I like sitting down at the end of each month to see what we spent. What I'm finding in particular is the benefit of setting a budget and then monitoring the costs each month. It makes you think about your spending and whether or not you are happy with it. When I was working, I definitely cared about our costs and how much we could save to get to our financial freedom goal, but since deciding to retire early, I am finding that I'm becoming much more interested in getting value for the money that I spend. I plan to write a post soon about how my attitude to value has changed since I retired early.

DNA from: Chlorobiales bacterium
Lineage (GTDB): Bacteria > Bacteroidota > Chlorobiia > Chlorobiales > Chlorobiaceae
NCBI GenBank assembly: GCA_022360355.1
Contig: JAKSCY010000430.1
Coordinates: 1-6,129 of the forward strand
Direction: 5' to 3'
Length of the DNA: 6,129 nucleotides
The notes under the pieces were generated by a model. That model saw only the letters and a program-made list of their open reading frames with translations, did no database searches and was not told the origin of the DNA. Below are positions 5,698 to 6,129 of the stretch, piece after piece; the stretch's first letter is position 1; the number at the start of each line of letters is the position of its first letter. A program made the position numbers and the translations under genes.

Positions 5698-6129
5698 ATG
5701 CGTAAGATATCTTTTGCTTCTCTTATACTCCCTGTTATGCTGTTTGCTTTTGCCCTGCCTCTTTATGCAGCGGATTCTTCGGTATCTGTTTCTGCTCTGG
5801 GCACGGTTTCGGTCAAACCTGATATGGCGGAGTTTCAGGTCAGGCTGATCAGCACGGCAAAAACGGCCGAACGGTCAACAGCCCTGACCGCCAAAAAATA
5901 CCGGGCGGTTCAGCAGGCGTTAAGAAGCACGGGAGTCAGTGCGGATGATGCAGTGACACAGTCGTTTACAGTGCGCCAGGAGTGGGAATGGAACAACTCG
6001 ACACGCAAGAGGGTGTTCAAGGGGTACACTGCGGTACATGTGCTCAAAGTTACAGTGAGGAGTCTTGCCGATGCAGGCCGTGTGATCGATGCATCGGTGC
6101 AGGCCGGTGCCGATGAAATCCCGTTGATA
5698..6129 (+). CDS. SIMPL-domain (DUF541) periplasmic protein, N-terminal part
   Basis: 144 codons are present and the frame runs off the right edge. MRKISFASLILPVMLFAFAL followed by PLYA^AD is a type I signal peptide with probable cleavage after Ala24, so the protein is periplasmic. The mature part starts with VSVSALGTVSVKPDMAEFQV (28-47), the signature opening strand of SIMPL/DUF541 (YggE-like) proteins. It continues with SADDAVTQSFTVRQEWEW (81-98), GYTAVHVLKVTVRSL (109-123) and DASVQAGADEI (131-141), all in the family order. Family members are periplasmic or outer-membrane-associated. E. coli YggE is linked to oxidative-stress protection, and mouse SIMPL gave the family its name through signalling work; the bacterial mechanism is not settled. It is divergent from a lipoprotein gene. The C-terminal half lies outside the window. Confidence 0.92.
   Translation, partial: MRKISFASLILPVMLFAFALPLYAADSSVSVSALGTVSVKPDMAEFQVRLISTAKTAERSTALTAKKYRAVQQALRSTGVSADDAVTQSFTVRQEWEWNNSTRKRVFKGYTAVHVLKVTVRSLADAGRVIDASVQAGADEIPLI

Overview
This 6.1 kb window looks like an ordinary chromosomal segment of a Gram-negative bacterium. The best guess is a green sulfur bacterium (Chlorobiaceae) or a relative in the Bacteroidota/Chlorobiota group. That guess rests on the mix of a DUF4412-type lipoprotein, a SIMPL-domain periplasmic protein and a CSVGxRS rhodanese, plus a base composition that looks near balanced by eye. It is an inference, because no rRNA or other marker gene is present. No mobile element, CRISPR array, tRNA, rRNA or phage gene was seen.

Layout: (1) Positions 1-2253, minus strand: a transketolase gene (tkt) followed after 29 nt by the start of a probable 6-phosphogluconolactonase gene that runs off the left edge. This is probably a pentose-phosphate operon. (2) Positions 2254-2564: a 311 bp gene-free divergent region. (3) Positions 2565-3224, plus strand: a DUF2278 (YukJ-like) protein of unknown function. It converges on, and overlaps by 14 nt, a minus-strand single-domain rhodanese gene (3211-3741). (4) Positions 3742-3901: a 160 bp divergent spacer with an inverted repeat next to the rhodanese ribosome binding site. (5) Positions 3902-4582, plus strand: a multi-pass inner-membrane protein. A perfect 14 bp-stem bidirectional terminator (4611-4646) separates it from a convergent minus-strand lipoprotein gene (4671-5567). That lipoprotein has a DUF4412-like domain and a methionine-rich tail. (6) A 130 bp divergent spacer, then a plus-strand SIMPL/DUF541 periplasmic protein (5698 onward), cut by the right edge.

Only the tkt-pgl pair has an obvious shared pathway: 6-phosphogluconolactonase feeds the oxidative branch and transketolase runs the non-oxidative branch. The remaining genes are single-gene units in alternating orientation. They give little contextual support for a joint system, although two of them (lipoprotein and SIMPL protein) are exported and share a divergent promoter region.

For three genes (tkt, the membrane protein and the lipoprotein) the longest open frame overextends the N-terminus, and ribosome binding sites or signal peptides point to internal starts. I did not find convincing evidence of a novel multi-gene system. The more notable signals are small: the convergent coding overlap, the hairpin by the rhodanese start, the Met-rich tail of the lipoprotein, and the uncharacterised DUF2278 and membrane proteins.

Going back to the question of whether I am happy with our spend - to me, it comes down to two things
- Most importantly, can I afford it? and
- Secondly, that point about whether I'm happy with the value that I am getting from the amount I am spending?
Briefly on the value point, I just looked up the definition for value and it talks about the importance, worth, or usefulness of something. That sounds right, and matches my current thinking of buying things that meet those criteria. Before I retired early, too much of what I purchased didn't match this, which in hindsight was a bit wasteful.